School food fight

The battle over healthier school meals is not unique to the United States.

There is an interesting battle going on between high school students and the government—and even among elected officials themselves—over whether the government has the right to dictate to students what they can eat. Two students have even taken the fight to YouTube, posting a video in which they interview fellow students about their food preferences and what they think about the government’s mandate on healthier food in school cafeterias.

But this particular drama isn’t being played out here in the United States. Instead, it’s happening in our neighbor to the north, Canada. In the wake of an edict by the Ontario provincial government banning junk food in schools, cafeterias are reportedly going bankrupt, students are decrying the loss of their “freedom of choice,” and provincial leaders are squabbling among themselves over whether the government has made the right move.

Ontario Premier Dalton McGuinty is unapologetic. He told reporters last week that schools simply have to “be more creative” with menus to make the healthier food guidelines work.
“We put a man on the moon 40 years ago,” he was quoted in The National Post. “Don’t tell me that we can’t make healthy, delicious, tasty attractive food for teenagers in the province of Ontario in 2012.”

Personally, I find the political bickering to be the most interesting aspect of this “food fight.” Critics say the mandate was ill-conceived. Defenders say school districts simply aren’t trying hard enough. The peacemakers argue that the plan is a good one, but better education is needed to help students make informed decisions about their food choices. Students basically respond with, “let us eat whatever we want.”

And here in the United States, school foodservice professionals would like to say to their northern colleagues, “Welcome to our world.”

Watch one of the videos below.

More From FoodService Director

Industry News & Opinion

Hutchinson Middle School in Hutchinson, Minn., invited students to help serve lunch in an effort to encourage their peers to try new, healthy recipes, Hutchinson Leader reports.

The students, who are part of the school’s Students in Action Club, created posters to advertise the new meal and helped serve it to students during lunch.

The school’s kitchen manager, Janet Schmidt, said that around 37 more students than normal got in line to try the meal. The school plans to have students from the club help serve lunch once every month.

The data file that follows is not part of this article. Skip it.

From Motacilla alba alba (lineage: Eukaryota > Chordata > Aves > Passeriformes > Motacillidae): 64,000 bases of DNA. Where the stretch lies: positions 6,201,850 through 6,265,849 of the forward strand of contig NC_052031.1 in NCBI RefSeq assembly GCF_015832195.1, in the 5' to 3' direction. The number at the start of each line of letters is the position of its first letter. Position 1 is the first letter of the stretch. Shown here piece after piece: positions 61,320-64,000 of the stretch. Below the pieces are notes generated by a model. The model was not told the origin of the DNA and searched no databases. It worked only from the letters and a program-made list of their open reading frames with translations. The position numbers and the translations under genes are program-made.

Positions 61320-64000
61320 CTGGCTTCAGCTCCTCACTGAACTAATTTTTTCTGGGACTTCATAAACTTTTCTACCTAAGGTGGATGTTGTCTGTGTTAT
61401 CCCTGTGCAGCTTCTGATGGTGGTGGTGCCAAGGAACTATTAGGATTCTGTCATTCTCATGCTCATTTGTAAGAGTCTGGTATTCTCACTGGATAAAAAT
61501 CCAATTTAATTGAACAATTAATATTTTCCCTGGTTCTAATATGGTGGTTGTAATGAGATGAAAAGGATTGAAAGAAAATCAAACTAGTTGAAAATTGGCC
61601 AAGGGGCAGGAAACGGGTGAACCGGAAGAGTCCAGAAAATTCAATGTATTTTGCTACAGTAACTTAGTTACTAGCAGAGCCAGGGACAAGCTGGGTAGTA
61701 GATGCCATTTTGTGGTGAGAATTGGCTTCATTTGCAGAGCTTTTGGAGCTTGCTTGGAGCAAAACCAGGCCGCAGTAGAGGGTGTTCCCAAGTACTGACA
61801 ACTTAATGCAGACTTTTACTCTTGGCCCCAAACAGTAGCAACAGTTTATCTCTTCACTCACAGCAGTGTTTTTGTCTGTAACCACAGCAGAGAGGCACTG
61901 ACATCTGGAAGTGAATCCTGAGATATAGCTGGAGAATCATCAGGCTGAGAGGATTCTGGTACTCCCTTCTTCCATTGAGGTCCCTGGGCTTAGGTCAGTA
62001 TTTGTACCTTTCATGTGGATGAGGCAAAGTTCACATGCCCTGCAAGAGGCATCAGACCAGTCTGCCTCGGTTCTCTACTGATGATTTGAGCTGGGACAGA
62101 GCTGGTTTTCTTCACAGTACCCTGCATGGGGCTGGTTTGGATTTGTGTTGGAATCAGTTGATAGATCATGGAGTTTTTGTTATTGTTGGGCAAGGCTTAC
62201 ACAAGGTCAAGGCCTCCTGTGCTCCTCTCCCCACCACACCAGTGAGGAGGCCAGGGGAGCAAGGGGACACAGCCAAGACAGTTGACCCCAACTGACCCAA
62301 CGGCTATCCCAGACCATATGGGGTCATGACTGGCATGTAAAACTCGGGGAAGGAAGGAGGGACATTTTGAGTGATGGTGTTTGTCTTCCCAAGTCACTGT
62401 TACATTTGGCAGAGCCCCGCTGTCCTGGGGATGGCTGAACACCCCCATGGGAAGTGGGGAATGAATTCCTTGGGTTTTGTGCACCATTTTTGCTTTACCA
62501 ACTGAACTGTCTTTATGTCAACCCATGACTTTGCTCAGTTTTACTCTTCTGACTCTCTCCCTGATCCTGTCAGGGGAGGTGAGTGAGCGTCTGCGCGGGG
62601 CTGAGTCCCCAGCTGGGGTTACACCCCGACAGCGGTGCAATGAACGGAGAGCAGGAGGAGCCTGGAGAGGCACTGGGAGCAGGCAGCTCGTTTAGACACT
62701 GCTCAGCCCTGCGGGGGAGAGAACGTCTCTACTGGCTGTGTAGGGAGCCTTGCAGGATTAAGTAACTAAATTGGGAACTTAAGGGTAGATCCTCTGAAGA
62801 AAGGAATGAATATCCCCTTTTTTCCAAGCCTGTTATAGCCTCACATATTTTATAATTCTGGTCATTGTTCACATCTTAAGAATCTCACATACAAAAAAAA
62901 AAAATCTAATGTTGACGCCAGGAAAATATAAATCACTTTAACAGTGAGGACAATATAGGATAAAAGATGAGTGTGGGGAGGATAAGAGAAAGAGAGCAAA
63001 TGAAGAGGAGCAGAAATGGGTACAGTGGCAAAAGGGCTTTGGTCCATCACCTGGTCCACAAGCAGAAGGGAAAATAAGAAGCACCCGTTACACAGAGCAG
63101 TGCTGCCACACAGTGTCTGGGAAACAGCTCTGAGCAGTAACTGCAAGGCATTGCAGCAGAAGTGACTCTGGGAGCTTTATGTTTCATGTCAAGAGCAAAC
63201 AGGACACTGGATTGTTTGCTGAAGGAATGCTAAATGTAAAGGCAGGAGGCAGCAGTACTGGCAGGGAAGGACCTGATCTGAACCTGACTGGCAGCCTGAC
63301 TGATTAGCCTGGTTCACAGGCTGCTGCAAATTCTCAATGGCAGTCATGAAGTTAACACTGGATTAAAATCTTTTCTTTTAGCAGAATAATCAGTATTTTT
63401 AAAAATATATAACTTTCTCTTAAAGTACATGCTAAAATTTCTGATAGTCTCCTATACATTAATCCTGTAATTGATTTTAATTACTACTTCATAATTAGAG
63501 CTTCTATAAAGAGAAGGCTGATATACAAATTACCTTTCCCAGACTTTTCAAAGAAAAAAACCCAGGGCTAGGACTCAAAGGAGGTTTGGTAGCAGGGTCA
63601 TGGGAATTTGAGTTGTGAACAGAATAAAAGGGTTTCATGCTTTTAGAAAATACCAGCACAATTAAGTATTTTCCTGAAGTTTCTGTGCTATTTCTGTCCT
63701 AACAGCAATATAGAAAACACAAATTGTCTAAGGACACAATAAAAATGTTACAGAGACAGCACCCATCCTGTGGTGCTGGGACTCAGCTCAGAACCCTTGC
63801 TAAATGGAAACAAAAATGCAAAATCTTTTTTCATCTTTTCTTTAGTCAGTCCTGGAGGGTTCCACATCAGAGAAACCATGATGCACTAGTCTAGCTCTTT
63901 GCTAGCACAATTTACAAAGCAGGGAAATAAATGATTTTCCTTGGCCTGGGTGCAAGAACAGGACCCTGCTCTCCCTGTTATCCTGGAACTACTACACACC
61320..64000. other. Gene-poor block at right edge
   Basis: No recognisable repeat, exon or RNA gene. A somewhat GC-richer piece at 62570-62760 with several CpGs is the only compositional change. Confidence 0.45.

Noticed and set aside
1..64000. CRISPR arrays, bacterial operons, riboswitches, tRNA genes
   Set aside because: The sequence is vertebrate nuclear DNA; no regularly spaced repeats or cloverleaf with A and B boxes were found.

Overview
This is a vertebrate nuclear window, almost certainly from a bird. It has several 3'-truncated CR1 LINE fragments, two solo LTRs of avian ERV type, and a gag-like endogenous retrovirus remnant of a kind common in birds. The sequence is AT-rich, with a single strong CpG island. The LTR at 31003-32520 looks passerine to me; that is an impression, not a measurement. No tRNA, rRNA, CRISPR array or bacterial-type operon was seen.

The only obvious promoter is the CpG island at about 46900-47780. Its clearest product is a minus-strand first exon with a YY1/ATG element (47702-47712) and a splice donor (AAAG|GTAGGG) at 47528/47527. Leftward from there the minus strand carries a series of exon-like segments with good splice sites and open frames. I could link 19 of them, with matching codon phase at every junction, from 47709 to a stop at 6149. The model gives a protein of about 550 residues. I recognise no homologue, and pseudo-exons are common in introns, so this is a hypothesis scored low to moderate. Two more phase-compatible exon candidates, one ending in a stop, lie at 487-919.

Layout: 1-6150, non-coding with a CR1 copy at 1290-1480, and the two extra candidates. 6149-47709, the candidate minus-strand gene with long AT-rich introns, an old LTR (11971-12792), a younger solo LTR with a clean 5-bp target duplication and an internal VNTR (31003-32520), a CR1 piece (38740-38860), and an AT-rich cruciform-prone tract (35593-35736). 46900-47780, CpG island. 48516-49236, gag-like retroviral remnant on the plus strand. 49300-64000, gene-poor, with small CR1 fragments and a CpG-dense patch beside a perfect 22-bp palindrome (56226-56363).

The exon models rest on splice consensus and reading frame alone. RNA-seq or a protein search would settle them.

Read the full story via Hutchinson...

Industry News & Opinion

In an effort to trim costs, the country’s largest senior living company laid off 100 staff members, including regional dining services directors, reports Senior Housing News .

Not all employees who were laid off will technically leave the company, Senior Housing News notes, as some will be reassigned to alternative positions. Brookdale recently posted third-quarter earnings that fell short of analysts’ expectations and that the company’s CEO called disappointing.

At the end of last year, the Brentwood, Tenn.-based company employed 53,000 workers on a full-time basis, and...

Industry News & Opinion

After receiving mixed feedback from parents, Randolph County School District in Asheboro, N.C., is inviting parents to tour the district’s kitchens and cafeterias to see how the food for school meals is made, Fox 8 reports.

School officials say that the tours, part of the district’s first Food Day for Parents, will give parents an inside look at the upkeep of the facilities, as well as enable them to sample some food and see how the district is upholding USDA guidelines.

Officials also hope that the tours will provide them with more guidance on what parents and students are...

Industry News & Opinion

After fielding complaints from parents and students, Sodexo is launching an initiative to improve dining services at Emerson College in Boston, the Berkeley Beacon reports.

The initiative will kick off this month with an event dubbed Fresh Start, marking the start of several moves aimed at improving service—including the hiring of a new executive chef, the addition of a second sous chef, and retraining current staff on food preparation and presentation.

Members of the Emerson community will also be able to share feedback through the introduction of monthly forums, as well...

FSD Resources